And they're so bright and colorful on the shelf. Sort of brightens up the bookcase a bit.



Exactly!

Posted Image

Eric

#19 rmollise

rmollise

    Hubble

  • *****
  • Posts: 15469
  • Joined: 06 Jul 2007

Posted 23 March 2013 - 09:56 AM

How can the NSOG be better than the Webb books?
they are also visual descriptions and drawings, like the Webb books.
I would call them equal.


More objects. More descriptions. Lots of drawings and images. The Webb books were great for their time, but not the equal of the NSOG by any measure. ;)

#20 Rick Woods

Rick Woods

    Voyager 1

  • *****
  • Posts: 14454
  • Joined: 27 Jan 2005
  • Loc: Inner Solar System

Posted 23 March 2013 - 11:10 AM

How can the NSOG be better than the Webb books?
they are also visual descriptions and drawings, like the Webb books.
I would call them equal.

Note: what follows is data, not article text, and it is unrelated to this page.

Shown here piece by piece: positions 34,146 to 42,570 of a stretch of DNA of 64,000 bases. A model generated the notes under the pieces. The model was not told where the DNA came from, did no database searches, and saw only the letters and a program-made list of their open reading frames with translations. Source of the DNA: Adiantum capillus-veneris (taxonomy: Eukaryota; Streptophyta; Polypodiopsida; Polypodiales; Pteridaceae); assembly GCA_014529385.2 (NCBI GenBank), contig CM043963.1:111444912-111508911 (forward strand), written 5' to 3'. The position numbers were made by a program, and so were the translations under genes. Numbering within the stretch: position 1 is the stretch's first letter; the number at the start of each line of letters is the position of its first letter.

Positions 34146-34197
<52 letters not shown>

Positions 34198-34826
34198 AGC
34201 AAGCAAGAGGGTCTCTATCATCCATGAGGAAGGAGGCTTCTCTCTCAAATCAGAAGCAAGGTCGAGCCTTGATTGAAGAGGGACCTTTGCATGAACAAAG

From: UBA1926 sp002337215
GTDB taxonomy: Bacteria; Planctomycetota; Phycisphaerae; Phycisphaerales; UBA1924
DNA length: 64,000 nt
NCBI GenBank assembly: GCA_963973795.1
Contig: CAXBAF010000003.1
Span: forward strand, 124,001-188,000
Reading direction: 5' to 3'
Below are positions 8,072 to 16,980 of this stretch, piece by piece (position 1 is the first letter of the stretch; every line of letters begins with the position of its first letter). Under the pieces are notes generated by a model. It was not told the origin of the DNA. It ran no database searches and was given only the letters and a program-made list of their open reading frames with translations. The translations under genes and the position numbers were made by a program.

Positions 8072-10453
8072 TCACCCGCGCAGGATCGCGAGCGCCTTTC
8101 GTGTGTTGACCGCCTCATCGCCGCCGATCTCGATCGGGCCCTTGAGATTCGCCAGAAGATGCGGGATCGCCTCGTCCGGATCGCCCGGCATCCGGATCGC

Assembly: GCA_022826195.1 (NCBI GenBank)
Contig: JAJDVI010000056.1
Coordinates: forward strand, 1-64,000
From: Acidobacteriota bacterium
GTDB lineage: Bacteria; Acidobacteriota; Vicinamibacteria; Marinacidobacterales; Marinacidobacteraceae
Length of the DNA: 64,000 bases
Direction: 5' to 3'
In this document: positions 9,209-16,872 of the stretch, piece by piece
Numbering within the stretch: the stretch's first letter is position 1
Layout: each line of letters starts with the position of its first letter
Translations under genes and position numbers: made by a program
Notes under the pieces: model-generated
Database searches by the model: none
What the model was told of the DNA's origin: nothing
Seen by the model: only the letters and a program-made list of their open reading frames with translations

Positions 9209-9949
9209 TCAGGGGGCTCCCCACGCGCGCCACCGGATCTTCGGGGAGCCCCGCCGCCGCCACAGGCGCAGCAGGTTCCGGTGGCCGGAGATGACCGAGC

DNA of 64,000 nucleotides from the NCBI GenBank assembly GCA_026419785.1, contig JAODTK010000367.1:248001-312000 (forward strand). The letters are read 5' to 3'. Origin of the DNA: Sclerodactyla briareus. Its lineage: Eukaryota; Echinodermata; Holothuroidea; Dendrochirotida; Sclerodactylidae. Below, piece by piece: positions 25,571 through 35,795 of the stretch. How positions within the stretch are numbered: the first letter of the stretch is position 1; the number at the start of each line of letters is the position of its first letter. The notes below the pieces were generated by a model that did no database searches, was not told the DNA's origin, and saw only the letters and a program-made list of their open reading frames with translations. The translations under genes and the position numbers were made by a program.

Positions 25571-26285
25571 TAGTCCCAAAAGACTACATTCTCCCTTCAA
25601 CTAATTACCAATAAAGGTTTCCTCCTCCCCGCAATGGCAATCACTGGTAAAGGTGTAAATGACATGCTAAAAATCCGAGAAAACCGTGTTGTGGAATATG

More objects. More descriptions. Lots of drawings and images. The Webb books were great for their time, but not the equal of the NSOG by any measure. ;)


Well, sure; but it doesn't have to be an either/or situation. The NSOG is fine; but it's not the be-all and end-all. Once you have it, the Webb books are a fine additional resource to have available. And the specialized nature of the individual books is a very handy feature; if I want to look at planetary nebulae tonight, I can pull that one volume and have a gaggle of them at my fingertips.

(And yes, planetary nebulae come in gaggles.)

#21 rmollise

rmollise

    Hubble

  • *****
  • Posts: 15469
  • Joined: 06 Jul 2007

Posted 23 March 2013 - 01:46 PM


Well, sure; but it doesn't have to be an either/or situation. The NSOG is fine; but it's not the be-all and end-all. Once you have it, the Webb books are a fine additional resource to have available. And the specialized nature of the individual books is a very handy feature; if I want to look at planetary nebulae tonight, I can pull that one volume and have a gaggle of them at my fingertips.